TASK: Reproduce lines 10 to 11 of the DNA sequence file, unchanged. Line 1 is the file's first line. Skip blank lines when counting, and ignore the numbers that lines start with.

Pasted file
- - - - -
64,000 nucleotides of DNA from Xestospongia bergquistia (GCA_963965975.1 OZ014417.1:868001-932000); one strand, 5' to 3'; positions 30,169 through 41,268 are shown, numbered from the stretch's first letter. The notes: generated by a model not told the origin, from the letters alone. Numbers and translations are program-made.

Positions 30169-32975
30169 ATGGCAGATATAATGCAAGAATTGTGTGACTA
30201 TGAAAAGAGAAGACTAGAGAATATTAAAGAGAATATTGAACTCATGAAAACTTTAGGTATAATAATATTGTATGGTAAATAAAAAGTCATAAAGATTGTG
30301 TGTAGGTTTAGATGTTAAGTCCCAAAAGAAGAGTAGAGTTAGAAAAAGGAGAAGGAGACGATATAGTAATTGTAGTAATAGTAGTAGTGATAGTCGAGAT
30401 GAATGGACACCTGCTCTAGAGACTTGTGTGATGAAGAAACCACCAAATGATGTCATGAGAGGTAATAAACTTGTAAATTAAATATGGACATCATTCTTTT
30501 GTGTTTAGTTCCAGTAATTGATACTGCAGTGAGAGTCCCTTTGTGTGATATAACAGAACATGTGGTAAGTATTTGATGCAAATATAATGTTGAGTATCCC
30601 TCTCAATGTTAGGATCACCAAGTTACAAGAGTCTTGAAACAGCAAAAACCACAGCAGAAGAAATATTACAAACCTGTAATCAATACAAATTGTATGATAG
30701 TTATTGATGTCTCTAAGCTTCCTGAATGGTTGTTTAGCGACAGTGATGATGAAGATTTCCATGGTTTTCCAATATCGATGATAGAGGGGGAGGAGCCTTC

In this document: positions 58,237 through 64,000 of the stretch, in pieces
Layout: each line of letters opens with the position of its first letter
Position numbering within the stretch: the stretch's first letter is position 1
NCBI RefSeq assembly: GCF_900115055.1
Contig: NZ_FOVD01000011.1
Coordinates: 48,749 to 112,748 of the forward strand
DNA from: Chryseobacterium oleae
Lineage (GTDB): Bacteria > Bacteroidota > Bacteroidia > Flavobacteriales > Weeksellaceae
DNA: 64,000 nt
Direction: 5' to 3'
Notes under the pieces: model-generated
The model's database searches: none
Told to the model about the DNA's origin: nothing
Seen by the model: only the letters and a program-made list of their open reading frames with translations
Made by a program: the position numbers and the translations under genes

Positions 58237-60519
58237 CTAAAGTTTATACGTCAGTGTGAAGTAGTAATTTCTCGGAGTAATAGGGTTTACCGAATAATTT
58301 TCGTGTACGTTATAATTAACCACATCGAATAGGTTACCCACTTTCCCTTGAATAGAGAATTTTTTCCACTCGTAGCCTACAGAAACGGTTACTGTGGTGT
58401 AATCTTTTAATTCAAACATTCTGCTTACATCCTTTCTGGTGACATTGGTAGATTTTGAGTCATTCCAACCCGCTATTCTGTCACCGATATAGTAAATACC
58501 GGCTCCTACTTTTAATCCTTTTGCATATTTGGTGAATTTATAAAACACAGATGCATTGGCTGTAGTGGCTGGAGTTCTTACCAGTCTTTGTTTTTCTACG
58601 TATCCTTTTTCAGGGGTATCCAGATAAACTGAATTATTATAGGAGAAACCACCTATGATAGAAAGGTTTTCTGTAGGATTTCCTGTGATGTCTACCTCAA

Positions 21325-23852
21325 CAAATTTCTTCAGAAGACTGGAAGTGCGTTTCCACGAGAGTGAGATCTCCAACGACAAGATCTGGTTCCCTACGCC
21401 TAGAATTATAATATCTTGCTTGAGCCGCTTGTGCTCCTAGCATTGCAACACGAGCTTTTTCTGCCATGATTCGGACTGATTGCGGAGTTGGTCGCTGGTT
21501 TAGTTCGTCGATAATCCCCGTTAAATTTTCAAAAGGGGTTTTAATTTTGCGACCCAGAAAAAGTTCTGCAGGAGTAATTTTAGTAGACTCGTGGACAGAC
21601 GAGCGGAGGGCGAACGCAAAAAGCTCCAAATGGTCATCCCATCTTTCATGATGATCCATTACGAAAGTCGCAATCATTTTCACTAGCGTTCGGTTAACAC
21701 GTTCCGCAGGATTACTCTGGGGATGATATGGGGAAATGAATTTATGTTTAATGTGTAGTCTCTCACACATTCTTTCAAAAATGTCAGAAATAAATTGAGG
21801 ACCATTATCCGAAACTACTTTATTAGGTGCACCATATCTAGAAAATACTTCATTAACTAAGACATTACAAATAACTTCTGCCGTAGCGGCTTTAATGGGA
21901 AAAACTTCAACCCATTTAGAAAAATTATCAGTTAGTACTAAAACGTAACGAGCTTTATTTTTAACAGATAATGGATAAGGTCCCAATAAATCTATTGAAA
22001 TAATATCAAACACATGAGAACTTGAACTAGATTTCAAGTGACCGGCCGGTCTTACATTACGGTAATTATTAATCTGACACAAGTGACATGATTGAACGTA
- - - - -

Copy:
In this document: positions 58,237 through 64,000 of the stretch, in pieces
Layout: each line of letters opens with the position of its first letter